The Waterfall Canyon Trail is a wonderful escape from the city without ever leaving it. The trail offers great views overlooking the city of Ogden and ends at the base of a spectacular 200 foot waterfall. It is a 2.4 mile out and back hike, with an elevation gain of 1,105 feet. It is a moderate hike.
The trail passes through a gate for TR Guest Ranch, named in honor of President Theodore Roosevelt who is known as the “conservationist president and used his authority to protect wildlife and public lands. Although the TR Guest Ranch is private property, it is open to the public to access the trails. Please be respectful and remain on the designated trails, and keep them free from litter. Dogs on leashes are permitted. There are no fees to access the trails, but donations are greatly appreciated.
The first part of the Waterfall Canyon trail follows the Bonneville Shoreline and is a smooth, easy hike, but is without shade from the sun. The trail intersects with several other hiking and biking trails. Remain on the main trail, which follows the stream. As you cross over the first of two small wooden bridges, the trail includes rocky, uneven terrain and depending on the season, may require crossing a little water on the trail.
Cool water will likely spray you as you make your way towards the waterfall. There is space to sit to take a break and enjoy the scenery before turning back.
Be sure to wear sturdy hiking shoes and I recommend trekking poles or a walking stick to assist while climbing over large rocks. Be sure to bring plenty of water, a hat and sunglasses. Restrooms are available at the trailhead near the entrance of the parking lot.
Directions: The Waterfall Canyon Trail is approximately 35 miles from Salt Lake City. Take I-15 Northbound to US-89 N following signs to Ogden. Take Harrison Blvd and turn right on 30th street. Take a left onto Tyler Avenue and a right on 29th Street, the parking lot and trailhead are to the right.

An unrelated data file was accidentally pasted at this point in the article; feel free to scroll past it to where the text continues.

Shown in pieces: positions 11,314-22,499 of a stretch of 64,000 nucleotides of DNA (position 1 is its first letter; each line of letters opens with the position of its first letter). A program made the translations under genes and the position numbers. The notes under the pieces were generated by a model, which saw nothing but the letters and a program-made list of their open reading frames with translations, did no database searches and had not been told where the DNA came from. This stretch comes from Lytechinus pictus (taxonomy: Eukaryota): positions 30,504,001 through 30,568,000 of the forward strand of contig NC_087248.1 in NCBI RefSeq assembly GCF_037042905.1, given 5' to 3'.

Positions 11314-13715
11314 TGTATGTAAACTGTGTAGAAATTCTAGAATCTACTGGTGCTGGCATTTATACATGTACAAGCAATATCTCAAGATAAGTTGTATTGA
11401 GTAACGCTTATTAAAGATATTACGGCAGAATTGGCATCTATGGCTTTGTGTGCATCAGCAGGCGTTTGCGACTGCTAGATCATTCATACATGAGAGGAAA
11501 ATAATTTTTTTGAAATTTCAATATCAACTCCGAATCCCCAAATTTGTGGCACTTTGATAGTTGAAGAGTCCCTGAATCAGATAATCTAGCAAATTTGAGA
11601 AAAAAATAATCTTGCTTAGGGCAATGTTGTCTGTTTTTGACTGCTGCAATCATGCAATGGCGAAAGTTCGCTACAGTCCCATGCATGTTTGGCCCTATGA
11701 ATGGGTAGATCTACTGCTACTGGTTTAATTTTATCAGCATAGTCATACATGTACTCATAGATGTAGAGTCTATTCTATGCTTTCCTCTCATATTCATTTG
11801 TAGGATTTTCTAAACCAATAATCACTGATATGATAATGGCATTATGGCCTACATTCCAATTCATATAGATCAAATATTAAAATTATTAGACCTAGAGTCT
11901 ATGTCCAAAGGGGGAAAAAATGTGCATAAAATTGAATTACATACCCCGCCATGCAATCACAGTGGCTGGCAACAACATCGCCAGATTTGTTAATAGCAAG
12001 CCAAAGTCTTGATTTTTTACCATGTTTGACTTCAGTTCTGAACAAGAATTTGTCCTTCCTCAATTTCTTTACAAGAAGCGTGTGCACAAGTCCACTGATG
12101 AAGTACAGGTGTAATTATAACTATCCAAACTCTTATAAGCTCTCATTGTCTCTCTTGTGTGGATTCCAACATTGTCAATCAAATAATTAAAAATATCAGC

Other interesting hikes:
Events to celebrate the 49th annual Earth Day are taking place around the globe. It was a massive oil spill in Santa Barbara, California in 1969 which inspired former Senator Gaylord Nelson for the idea for a national day to focus on the environment. The Wisconsin Senator enlisted support from Republicans and Democrats. The first Earth Day was celebrated on April 22, 1970. By the end of that year, the United States Environmental Protection Agency was created and the Clean Air, Clean Water and Endangered Species Acts were passed. Presently, Earth Day is observed worldwide and is celebrated by more than a billion people annually.
Here are some of the events celebrating Earth Day in our community:
The Ogden Nature Center located at 966 W 12th Street will have activities and entertainment from 11 am to 4 pm. Entertainment includes live performances by the Celtic Beat Irish Dancers, Utah Puppet Association Puppet Show, and live animal presentations. Activities include a climbing wall, storytelling, nature crafts, puppet making workshop, face painting, composting workshops and much more. Plants, pottery, books, and recycled goods will be available to purchase.
Tracy Aviary is holding an Earth Day Eggstravaganza, between 9 am to 5 pm. Pick up a list at the gift shop to check off as you find the eggs hidden among the birds. Bring your own yoga matt or beach towel to do yoga with the birds. Listen to a natured focused story, and watch the bird show. Check the link for the schedule of events. 589 E. 1300 South, Salt Lake City.